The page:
Meadow Ladybird      Rhyzobius litura

Other Names:  Small Brown Ladybird,  Pointed-keeled Rhyzobius

A common species of grassland habitats.

Identification       Length  2.5-3.0mm

A mostly pale brown, long-bodied oval species with long antennae.

Meadow Ladybird has a reputation for being easily confused with Epaulet Ladybird but I consider the majority to be identifiable in the field.

Some are completely plain, usually a pale straw colour, but can be buff, brown or occasionally nearly black.

Many have a distinctive dark U-shape on the rear of the wing cases, reaching about half way up the sides. Some have a neat pale cream outer edge to the wing cases, a very distinctive feature. There is usually a variable dark patch at the top of the wing cases behind the pronotum. This can be rectangular, triangular or semi-circular and is often messy.

Darker specimens can show a rather confused pattern of dark and light barring across the central area of the wing cases.

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Some are a deep chestnut colour with a rather confused pattern and these can be confused with Epaulet Ladybird, although they can be separated with care.

The sides of the pronotum (between the head and wing cases) are gently curved, often still widening as they reach the wing cases.

The colour contrast between the light and dark markings shows up best on photographs of live specimens taken outside in natural light, using a digital camera with a macro-lens.
Studio photographs of pinned specimens tend to bleach out much of the subtle colour details.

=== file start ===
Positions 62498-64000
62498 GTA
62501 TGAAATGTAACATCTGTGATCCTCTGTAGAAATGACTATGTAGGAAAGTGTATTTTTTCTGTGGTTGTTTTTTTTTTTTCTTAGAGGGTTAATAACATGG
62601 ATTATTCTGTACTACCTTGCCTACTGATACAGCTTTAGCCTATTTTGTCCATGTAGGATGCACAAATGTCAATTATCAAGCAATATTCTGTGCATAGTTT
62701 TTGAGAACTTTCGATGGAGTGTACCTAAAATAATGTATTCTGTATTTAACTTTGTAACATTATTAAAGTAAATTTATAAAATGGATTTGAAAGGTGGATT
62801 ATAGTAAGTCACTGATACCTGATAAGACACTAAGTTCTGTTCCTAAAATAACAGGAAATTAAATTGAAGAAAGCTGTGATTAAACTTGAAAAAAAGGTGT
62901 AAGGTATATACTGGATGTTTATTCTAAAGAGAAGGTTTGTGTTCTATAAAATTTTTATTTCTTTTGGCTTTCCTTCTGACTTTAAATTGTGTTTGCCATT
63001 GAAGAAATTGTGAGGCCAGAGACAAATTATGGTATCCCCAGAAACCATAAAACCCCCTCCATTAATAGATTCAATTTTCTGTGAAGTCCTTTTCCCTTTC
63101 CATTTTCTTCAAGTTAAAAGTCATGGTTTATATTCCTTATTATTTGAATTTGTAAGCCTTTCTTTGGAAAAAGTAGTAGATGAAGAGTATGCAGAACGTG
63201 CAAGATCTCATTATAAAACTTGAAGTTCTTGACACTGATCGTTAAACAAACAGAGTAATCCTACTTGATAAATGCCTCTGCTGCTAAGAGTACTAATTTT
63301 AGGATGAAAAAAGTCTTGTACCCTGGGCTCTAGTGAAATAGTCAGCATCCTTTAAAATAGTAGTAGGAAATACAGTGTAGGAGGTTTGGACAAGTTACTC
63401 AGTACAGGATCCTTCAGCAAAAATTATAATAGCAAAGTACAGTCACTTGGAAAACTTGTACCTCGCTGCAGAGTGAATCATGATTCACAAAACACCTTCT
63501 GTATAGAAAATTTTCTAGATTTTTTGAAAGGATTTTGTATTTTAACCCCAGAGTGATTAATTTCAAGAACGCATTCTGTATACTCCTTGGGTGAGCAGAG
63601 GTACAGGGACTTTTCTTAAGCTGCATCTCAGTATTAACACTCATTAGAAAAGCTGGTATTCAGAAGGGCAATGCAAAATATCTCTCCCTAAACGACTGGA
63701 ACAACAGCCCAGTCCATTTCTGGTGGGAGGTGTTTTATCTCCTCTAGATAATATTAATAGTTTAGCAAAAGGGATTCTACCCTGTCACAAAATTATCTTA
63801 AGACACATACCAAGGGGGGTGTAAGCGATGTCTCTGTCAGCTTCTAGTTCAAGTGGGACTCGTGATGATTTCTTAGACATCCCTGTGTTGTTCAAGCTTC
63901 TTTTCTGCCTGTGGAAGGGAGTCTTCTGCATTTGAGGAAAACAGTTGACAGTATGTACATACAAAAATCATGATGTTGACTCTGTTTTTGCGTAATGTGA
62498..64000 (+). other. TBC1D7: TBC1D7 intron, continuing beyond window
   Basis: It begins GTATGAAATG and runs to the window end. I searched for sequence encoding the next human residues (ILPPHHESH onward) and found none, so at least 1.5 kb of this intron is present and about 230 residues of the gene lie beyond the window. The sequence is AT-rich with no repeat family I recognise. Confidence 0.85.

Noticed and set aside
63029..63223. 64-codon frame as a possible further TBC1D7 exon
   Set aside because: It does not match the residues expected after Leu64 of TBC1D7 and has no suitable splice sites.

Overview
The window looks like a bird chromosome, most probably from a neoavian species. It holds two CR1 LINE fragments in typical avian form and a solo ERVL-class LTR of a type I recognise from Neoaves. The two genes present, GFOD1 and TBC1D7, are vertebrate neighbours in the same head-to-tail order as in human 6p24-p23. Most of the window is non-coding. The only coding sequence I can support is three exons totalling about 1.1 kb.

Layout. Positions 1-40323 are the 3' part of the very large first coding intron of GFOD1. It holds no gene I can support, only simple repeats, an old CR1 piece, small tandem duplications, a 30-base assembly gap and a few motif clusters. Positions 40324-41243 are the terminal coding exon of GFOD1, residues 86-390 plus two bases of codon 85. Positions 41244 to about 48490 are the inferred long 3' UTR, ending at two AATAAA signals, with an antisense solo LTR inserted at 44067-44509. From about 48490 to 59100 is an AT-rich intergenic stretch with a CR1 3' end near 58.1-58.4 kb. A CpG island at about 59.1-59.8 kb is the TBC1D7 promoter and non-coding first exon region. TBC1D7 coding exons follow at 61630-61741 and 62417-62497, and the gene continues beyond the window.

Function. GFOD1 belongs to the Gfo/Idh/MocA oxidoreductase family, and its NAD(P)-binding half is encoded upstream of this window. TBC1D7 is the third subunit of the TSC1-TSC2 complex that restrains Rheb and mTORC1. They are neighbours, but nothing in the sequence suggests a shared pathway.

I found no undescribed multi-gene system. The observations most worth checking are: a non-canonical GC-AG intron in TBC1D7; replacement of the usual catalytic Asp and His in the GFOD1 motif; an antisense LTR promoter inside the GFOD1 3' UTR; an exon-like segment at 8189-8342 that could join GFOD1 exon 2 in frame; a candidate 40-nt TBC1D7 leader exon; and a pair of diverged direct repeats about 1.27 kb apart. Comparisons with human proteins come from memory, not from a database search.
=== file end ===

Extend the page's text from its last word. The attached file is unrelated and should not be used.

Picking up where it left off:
Wing Case Pattern

Many are plain and unmarked, ranging from pale buff to oak coloured, occasionally reddish.

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Very pale with black eyes only feature
Fishers Green, Lee Valley, North Essex
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May Day Farm, The Brecks, West Suffolk
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Pigleys Wood, North Walsham. East Norfolk
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Clayton Hill, Lee Valley, North Essex
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                                   Uniform oak colour
Bowers Water, Lee Valley, Hertfordshire

The classic colour pattern has a dark U-shape mark at the rear of the wing cases, dark brown or black. These markings can be curved or angular.

There is a single dark line running along the outer edge of each wing case. These are straight and tend to stop at about the halfway point. (There are usually two lines on each wing case on Epaulet Ladybird, forming a shield shape with the outer line showing an S-shape and nearly reaching the top corner).

Some also have a black or dark brown patch at the top of the wing cases behind the pronotum.

This can be square, triangular or semi-circular.

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Filsham Reedbed, East Sussex
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Upshire, North Essex
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Upshire, North Essex
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Fishers Green, North Essex